By David Martinez / dmboxing.com
In a much anticipated light heavyweight unification fight between two undefeated champions, Artur Beterbiev (15-0 / 15 by KO) scored a tenth round KO over Oleksandr Gvozdyk (17-1 / 14 by KO) at the Liacouras Center in Philadelphia.
Gvozdyk opened up round one impressively by using nonstop lateral movement and excellent combinations.
At the end of round one there was a call by referee Gary Rosato which ruled that Gvozdyk had gone down from a punch into the ropes. After a review on the TV replay it was ruled a push by Beterbiev and, thus, was not a knockdown.
In round two Beterbiev applied more forward pressure and stunned Gvozdyk a few times, gaining slight momentum.
In the third, Gvozdyk had a good round by landing nice crisp combinations, but Beterbiev took the shots and stayed content to just come forward with a few hard shots of his own.
Although I had Gvozdyk winning round four, Beterbiev hurt Gvozdyk with a solid right hand at the end of the round; but the bell rang before he could follow up with more damage.
Round five was the first time I saw Gvozdyk slow down with his effective lateral movement. He began to take more shots standing in front of Beterbiev, and actually took some hard punches to the stomach area. When Gvozdyk moved more to his right in an attempt to avoid Beterbiev’s right hand, it certainly took away his jab (as moving to your left gives one a better angle for the jab).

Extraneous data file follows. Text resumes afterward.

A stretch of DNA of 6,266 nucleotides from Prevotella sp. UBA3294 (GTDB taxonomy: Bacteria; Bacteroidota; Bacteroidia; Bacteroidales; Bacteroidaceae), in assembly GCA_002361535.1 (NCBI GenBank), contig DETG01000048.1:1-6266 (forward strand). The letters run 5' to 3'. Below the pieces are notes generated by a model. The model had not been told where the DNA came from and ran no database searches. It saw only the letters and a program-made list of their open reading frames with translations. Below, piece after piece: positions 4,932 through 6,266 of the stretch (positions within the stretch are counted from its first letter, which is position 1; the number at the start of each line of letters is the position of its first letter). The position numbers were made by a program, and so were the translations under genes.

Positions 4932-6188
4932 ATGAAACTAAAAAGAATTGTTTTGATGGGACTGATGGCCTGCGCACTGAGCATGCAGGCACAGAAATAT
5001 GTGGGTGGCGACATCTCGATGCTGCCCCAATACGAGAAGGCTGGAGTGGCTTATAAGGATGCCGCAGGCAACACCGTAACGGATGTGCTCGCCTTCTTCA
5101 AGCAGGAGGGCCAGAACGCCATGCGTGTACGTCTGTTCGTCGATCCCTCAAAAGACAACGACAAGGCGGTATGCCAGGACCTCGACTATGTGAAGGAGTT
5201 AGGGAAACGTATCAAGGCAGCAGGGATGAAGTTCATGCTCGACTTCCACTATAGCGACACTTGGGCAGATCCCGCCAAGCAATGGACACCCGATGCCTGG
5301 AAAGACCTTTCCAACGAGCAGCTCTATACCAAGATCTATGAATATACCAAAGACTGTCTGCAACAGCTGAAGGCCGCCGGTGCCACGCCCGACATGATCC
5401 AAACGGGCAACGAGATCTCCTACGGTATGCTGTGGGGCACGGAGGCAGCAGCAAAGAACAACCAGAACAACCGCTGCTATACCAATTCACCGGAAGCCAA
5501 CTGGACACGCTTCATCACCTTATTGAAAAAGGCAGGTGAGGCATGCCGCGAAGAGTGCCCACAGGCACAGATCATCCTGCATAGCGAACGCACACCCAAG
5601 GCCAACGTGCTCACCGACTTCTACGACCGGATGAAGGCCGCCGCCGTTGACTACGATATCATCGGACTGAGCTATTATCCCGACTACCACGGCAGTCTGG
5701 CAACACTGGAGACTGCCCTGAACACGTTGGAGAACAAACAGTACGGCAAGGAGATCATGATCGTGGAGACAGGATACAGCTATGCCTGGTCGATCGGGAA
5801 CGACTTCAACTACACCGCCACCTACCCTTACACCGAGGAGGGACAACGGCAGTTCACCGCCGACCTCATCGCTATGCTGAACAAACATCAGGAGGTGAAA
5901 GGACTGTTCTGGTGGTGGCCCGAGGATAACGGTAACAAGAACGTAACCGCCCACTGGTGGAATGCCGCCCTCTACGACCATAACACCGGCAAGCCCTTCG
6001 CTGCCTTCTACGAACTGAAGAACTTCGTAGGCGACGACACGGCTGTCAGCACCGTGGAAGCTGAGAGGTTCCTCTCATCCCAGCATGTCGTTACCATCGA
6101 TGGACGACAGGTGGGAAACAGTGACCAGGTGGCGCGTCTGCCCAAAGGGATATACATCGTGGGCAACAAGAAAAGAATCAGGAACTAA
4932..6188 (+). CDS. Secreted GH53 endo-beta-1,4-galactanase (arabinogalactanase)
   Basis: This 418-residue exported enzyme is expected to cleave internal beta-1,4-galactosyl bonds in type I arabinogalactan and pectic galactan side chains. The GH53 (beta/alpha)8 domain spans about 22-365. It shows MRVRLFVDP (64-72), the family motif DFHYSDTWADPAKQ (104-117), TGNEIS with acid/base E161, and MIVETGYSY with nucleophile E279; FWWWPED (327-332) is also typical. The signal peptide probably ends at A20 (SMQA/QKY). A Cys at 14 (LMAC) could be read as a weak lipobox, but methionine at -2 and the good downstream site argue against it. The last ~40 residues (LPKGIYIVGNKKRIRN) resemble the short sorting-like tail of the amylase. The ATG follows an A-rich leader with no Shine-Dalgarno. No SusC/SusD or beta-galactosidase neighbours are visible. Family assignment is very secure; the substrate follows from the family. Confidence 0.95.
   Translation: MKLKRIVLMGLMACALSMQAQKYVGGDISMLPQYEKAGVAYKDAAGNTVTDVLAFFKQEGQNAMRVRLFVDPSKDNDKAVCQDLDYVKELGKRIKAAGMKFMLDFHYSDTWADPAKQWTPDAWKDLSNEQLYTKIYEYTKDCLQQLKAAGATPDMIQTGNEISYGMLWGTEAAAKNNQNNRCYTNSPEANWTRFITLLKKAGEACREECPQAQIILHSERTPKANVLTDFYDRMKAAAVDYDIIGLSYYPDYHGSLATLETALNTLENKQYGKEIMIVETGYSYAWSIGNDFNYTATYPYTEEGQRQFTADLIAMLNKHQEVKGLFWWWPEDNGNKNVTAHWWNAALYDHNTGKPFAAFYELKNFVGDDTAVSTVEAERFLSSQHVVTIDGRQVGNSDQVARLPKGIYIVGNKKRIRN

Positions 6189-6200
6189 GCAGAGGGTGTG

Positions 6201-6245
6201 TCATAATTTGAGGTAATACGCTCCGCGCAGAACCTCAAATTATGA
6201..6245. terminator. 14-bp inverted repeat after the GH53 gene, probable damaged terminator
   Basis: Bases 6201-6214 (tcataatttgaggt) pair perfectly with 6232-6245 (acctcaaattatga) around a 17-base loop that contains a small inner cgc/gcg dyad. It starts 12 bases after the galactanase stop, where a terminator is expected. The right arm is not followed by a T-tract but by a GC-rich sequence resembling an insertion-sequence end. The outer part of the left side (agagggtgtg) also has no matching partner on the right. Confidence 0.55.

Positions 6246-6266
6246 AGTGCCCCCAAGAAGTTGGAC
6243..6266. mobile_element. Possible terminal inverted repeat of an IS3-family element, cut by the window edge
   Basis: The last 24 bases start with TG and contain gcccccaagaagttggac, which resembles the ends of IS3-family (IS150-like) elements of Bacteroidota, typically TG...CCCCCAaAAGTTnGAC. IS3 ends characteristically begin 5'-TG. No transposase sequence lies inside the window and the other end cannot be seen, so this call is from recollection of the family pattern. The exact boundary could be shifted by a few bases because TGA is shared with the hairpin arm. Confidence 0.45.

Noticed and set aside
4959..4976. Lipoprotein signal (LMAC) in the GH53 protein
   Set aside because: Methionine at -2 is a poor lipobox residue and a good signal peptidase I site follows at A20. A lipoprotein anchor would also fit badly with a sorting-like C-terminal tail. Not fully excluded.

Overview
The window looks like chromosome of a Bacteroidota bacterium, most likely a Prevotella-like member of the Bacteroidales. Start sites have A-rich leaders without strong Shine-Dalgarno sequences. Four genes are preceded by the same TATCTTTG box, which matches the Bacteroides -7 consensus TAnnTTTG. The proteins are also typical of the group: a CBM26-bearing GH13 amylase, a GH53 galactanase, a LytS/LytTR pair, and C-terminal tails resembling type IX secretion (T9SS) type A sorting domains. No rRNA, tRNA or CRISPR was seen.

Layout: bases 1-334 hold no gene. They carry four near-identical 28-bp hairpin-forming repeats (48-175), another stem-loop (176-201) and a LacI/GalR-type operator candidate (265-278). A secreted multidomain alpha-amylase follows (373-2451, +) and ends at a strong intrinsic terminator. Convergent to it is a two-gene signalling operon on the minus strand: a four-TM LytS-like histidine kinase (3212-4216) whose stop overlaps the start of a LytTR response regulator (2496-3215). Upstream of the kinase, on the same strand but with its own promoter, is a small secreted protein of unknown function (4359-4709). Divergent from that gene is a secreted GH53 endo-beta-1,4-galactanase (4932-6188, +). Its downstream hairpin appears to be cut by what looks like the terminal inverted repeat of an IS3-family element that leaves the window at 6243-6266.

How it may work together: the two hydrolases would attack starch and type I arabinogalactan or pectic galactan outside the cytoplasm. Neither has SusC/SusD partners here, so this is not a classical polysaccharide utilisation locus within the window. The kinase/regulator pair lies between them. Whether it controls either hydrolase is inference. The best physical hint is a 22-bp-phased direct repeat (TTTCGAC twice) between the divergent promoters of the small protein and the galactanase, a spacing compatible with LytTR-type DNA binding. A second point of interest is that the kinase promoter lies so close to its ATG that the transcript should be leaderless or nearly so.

Round six was the last round that I gave Gvozdyk, as he momentarily stunned Beterbiev with a countering right cross to the neck with better movement.
Round seven was the most exciting round of the fight with both giving it their all with back and forth action, and with Beterbiev slightly winning that round on my card.
In round eight Gvozdyk landed some nice assorted head shots, but Beterbiev kept pace by moving forward with great determination and focus to break down Gvozdyk.
Round nine proved to be a huge turning point in this close fight. Beterbiev landed repeatedly and at will, staggering Gvozdyk all over the ring with effective body punching.
Round ten saw Beterbiev clearly the fresher of the two and he dropped Gvozdyk once, and then twice more as the outcome of the fight became very clear.
As the round was coming to a close, Beterbiev closed the show with a right hand dropping Gvozdyk a third time, and referee Rosato stopped the contest at the 2:49 mark of the round.
At the time of the stoppage the official judge’s scorecards read: 87-84 and 86-85 for Gvozdyk, and 87-83 for Beterbiev. I had previously picked Gvozdyk to win in a close, twelve round decision; but at the actual time of the stoppage, I had the Russian winning 86-85, five to four in rounds, over the Ukranian.
It was a terrific fight between two of the best in the current 175 pound weight division, with Beterbiev keeping himself perfect in knockouts, 15 total in 15 fights. He is the only current world champion with a 100 percent knockout percentage. Beterbiev becomes the first fighter since Andre Ward to unify the light heavyweight title.
A rematch is not likely in the near future, as Beterbiev’s next fight is an IBF mandated bout against another unbeaten fighter, Meng Fanlong of China, which is proposed for January 2020.